Issues of sexual assault and the communication of consent or of non-consent are complex issues that won’t be solved easily, a McGill forum on consent was told Wednesday.
Nearly 100 people gathered in the Student Centre Ballroom to hear a keynote speaker and a five-member panel discuss the myths associated with our approaches to consent when it comes to sexual relationships and more.
There were far more women than men in the room, a fact noted in the course of the discussions. This forum, prompted by McGill’s initial response to allegations of sexual assault against three former members of the Redmen football team, is the beginning of a dialogue about these issues, said Dean of Students Andre Costopoulos in introducing the session.
Keynote speaker Abigaël Candelas de la Ossa, a PhD student at Queen Mary of London University, talked of the need to move away from the “just say No” attitude of consent. In fact, that approach can actually “normalize” violence and passivity in non-consensual sexual encounters, she said.
“It doesn’t reflect a realistic way of how people communicate,” she said, observing that people tend not to issue a direct “No” when they refuse someone, and not just in terms of sex. People tend to hem and haw, find excuses for not acceding to a request.
“It’s not different for sex; it’s the way we do politeness,” she said.
But with refusal comes fear that violence or coercion will intensify. We should be questioning the perpetrator’s failure to understand, she said.
Complicating matters is our collective understanding of sexual assault as portrayed by an armed assailant lurking in a dark alley. In fact, de la Ossa said, more than 80 per cent of sexual assaults are perpetrated by someone known to the victim. Yet the kind of sexual assault least likely to occur (the assailant in the bushes) is far more likely to be prosecuted, whereas the kinds of sexual assaults most likely to occur are the least likely to be prosecuted.
“Just say No implies that consent is given by default,” she said. “Just say No treats sex as something that someone does to someone else, not an activity undertaken by two people.
“We need a change in culture from Just say No to a ‘mutual and between equals’ view,” she said.
The five-member panel featured three McGillians and two people who work on sexual assault issues in other places. Panelists included: Kelly Schieder, external co-ordinator with SACOMS (the Sexual Assault Centre of the McGill Students’ Society); Lee Lemieux, representing Queer McGill; Kai O’Doherty, representing the Union for Gender Empowerment; Christopher Tegho, Equity Commissioner for the Engineering Undergraduate Society; Catherine Lanza, of the West Island’s CALACS sexual assault centre; and Catherine Drummond, co-ordinator of Concordia University’s new Sexual Assault Centre.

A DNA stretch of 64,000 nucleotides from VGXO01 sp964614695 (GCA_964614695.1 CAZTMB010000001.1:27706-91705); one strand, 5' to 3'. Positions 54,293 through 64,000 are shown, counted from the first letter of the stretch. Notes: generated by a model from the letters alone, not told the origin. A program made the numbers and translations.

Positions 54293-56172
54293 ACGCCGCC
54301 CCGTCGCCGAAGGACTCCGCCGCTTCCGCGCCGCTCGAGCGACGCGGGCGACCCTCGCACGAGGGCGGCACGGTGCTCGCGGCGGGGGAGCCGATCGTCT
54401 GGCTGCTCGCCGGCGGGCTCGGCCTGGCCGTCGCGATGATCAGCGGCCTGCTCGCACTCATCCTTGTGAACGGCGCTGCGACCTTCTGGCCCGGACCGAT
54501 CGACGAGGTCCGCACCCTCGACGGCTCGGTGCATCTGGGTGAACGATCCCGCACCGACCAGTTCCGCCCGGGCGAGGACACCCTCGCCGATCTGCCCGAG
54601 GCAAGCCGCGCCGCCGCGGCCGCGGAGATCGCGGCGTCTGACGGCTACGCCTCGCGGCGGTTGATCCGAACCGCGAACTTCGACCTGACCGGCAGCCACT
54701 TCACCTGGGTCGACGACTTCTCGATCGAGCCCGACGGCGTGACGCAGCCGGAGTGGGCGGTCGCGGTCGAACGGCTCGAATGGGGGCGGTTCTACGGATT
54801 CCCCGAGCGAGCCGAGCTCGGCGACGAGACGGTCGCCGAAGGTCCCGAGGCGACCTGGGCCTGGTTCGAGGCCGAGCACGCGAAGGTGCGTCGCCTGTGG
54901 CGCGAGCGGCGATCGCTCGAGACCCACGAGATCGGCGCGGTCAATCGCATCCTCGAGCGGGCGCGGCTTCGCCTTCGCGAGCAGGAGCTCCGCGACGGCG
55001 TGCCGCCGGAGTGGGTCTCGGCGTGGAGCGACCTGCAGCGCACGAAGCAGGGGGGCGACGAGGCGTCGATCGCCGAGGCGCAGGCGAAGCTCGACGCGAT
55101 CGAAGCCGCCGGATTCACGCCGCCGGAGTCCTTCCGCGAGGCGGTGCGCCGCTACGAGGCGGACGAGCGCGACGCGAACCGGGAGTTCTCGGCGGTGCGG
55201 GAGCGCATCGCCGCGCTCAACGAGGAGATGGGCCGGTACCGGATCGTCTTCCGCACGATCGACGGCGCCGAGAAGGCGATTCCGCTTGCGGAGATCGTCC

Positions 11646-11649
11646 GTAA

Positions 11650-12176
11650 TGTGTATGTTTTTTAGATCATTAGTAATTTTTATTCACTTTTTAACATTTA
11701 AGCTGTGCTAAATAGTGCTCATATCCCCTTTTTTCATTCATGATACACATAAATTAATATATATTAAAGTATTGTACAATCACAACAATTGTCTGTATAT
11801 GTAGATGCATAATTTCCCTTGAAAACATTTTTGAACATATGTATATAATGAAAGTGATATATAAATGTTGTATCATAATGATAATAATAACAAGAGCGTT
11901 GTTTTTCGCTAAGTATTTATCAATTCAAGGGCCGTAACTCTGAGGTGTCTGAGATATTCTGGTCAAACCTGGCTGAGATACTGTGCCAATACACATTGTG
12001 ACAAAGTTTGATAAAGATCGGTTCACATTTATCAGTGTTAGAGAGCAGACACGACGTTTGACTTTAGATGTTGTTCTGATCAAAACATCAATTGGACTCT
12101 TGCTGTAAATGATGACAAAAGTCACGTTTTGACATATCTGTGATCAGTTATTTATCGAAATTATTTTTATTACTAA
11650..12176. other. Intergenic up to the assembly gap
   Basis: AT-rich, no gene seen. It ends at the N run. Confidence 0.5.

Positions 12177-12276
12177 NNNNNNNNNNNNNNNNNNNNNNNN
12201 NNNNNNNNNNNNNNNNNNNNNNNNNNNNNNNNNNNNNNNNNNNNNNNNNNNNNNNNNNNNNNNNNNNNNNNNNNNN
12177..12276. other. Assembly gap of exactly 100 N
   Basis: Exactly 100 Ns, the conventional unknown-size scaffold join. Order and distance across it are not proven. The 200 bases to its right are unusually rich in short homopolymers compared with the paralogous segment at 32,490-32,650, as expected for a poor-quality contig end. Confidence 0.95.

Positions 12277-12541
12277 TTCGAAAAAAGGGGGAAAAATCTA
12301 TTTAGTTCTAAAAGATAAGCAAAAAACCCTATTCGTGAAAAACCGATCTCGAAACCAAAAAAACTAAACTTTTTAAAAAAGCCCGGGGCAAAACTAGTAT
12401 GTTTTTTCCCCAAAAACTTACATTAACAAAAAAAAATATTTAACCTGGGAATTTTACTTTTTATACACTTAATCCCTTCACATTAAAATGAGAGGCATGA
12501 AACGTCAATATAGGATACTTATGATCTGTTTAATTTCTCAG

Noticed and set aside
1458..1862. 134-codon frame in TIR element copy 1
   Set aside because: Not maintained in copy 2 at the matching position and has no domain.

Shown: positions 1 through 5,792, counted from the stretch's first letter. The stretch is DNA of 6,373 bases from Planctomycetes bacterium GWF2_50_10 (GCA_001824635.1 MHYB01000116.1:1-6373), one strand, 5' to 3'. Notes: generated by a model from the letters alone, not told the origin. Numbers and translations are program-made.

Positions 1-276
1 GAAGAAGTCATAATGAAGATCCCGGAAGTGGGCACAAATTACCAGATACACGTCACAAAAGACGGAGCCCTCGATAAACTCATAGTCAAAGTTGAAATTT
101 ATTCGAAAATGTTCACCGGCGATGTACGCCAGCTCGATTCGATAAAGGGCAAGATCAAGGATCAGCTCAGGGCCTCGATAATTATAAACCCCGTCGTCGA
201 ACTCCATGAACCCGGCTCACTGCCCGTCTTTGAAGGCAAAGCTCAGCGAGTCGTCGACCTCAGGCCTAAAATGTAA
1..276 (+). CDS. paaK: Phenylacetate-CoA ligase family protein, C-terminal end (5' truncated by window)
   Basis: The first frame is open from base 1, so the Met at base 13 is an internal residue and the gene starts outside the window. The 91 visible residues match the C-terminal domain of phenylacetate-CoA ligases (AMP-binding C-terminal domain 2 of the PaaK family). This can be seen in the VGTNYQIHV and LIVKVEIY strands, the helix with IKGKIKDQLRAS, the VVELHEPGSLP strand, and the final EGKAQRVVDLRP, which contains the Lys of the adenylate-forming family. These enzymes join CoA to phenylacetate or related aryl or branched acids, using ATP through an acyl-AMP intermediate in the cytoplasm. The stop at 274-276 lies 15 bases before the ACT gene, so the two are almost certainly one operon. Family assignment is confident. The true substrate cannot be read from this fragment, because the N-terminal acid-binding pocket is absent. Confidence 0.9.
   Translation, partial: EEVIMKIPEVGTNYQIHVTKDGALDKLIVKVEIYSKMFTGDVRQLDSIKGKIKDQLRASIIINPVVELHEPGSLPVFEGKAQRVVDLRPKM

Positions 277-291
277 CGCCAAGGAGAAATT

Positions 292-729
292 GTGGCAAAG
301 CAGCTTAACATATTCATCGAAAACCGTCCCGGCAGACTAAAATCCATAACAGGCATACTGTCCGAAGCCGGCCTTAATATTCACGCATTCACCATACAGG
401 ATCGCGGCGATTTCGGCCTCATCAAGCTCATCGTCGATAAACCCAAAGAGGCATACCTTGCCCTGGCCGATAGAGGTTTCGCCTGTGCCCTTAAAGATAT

Each addressed some specific questions put to the panel and engaged in a discussion with participants.
The McGill trio devoted a large chunk of their time to promoting a proposed sexual assault policy for the University. McGill has policies against sexual harassment, but does not have a policy governing sexual assault, which is a criminal offence and is a matter for the police.
The object of the policy, which has yet to be made public in its entirety, would be to establish a “consent culture” at McGill, O’Doherty said, noting that consent should not be limited to sexual acts, but include anything from hugging someone to having conversations about difficult subjects. Lemieux added that we need reminders that assuming consent is not acceptable and people “need to get away from the idea that ‘it ruins the mood.’ … Consent should be a continual process,” she said.
The policy, they said, would be pro-survivor and would tackle tough questions about how to prevent contact between a survivor and perpetrator should the need arise.
Costopoulos later said that while McGill doesn’t have a specific sexual assault policy, many of the things he heard Wednesday about the proposed policy exist already in various sections of McGill policies and codes of conduct and it may be more a matter of bringing these together for enhanced clarity.
There was considerable discussion about what is described as “rape culture” both at McGill and on other university campuses where sexual assault issues have been the focus of concern and debate.
The forum was part of the University’s response to such concerns. McGill, through the office of the Deputy Provost (Student Life and Learning) is also in the process of hiring a full-time coordinator to expand programming and work in collaboration with SACOMSS, and will hold student forums on safe space every fall.